VAF 2019 Annual Meeting: Landscapes of Succession

May 29-June 1, 2019
Philadelphia, PA

To view pertinent information directly, use the following links:

Conference Overview Registration Costs Registration Form

VAF Philadelphia 2019 Conference

Wednesday, May 29th- Opening Reception & Awards

All Wednesday evening events will be held at Meyerson Hall, School of Design, University of Pennsylvania.

8:30 am - 4:00 pm  Board Meeting, Architectural Archive, University of Pennsylvania.

12:00 p- 4:00 pm   Registration, Homewood Suites Conference Hotel, 4109 Walnut Street.

4:30 - 5:30 pm  Opening Reception, Meyerson Hall, School of Design, University of Pennsylvania. South 34th Street.       

5:30 - 7:00 pm Welcome: Aaron Wunsch

Keynote: Kenneth Finkel, Professor of American Studies, Temple University

                                Presentation of VAF Awards

7:00 pm Dinner on your own

Thursday, May 30thPeriphery Tours (by bus)

Includes Lunch and Evening Reception.

Departure times from Homewood Suites will be between 7:45 and 8:30 am. 

Registrants will be notified of departure time at registration (buses will be staggered from 8-9 am).

7:00 – 9:30 am  Registration, Homewood Suites Conference Hotel, 4109 Walnut Street.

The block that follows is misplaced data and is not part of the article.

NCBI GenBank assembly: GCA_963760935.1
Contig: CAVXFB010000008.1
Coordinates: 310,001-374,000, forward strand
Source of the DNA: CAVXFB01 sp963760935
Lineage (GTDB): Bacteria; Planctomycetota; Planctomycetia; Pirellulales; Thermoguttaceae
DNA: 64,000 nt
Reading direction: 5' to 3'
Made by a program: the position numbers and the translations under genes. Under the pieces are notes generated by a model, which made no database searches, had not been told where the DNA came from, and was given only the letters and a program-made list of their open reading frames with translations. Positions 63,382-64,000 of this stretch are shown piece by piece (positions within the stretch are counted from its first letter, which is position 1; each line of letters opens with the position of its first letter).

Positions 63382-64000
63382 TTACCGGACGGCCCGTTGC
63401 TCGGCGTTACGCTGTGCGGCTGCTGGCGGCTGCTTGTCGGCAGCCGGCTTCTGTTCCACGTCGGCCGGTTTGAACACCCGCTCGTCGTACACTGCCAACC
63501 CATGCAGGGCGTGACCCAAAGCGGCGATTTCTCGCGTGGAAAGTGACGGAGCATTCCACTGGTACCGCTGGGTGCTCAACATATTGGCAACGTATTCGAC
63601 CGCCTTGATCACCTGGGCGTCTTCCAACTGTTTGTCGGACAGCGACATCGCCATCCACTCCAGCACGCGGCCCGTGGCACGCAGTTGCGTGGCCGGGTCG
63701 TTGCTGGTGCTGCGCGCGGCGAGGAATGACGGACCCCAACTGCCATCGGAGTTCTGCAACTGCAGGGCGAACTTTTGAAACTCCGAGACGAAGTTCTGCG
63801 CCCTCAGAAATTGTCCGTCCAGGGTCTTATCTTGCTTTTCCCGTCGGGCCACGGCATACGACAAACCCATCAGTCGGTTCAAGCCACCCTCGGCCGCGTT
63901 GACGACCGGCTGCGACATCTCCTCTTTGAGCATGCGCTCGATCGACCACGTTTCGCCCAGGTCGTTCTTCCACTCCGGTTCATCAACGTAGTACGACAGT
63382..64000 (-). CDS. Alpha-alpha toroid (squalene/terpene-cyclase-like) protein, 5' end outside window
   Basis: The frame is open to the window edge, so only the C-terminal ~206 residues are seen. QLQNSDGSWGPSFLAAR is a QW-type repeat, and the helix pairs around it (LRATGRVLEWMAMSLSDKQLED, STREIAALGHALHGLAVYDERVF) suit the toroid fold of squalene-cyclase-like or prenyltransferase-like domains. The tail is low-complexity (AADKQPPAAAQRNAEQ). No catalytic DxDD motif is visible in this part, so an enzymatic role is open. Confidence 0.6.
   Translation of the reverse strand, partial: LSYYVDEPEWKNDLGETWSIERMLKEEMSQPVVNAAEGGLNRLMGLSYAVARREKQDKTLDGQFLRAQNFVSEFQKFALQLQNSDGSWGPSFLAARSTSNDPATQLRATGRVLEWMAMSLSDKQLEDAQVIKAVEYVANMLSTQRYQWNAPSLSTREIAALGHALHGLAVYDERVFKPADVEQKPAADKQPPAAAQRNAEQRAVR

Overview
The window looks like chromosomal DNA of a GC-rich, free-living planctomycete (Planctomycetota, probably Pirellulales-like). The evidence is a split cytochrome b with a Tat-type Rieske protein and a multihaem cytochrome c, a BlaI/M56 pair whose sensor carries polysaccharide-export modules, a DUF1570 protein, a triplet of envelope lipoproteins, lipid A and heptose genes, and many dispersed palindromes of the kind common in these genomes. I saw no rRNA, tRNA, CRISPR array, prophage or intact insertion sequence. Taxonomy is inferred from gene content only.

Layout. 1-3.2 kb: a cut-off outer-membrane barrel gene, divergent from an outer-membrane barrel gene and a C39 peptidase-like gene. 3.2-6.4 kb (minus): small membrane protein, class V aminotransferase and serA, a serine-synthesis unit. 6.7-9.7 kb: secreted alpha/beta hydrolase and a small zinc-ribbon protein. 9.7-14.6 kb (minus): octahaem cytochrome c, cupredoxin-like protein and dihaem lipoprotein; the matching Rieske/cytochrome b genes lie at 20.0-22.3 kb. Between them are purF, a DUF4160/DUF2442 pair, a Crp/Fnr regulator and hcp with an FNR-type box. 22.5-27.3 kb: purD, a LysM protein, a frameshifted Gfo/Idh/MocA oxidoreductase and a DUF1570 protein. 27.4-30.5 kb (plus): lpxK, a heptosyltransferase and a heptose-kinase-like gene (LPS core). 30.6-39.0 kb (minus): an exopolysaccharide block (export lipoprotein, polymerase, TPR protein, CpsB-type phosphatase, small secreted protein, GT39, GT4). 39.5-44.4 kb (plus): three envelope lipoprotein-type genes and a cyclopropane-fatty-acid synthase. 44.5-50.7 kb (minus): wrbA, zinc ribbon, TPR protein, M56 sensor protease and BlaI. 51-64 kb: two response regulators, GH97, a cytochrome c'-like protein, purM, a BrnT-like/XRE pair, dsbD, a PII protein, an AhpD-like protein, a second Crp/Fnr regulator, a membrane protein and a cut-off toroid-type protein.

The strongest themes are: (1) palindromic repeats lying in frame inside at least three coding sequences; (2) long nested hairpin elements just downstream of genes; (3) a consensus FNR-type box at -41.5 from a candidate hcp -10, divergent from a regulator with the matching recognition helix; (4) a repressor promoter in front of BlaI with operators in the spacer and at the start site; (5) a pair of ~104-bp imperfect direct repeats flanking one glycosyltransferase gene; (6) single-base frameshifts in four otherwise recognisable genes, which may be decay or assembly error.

8:00 am – 5:30 pm  Germantown Tour  

8:00 am – 5:30 pm  Darby Tour

8:00 am – 5:30 pm  Tacony Tour

6:30 – 8:30 pm    The Woodlands Tour and Reception (included in tour price)

*Weather-permitting: Dutch Treat Food Truck Picnic – Conference participants who wish to stay and picnic at the Woodlands may do so after the tour. Several local, high-quality food trucks will be on grounds to offer a variety of options.  Those not wishing to picnic may dine on their own after the tour.

Friday, May 31st - Center City Walking Tours (self-guided)

All meals on your own.

8:00 am – 1:30 pm  Registration, Homewood Suites Conference Hotel, 4109 Walnut Street.

9:00 am – 1:00 pm  Morning Self-Guided Walking Tour: Town House & Row House

1:00  – 5:00 pm Afternoon Self-Guided Walking Tours:

  • African American Sites in the Seventh Ward  
  • Society Hill Urban Renewal
  • Colonial Townhouses in Elfreth’s Alley
  • Nineteenth-century Commercial Architecture of Arch Street
5:00 pm      Dinner on your own

Saturday, June 1st - Paper Sessions, Book Exhibits, and Banquet

All Saturday events will be held in Houston Hall, University of Pennsylvania.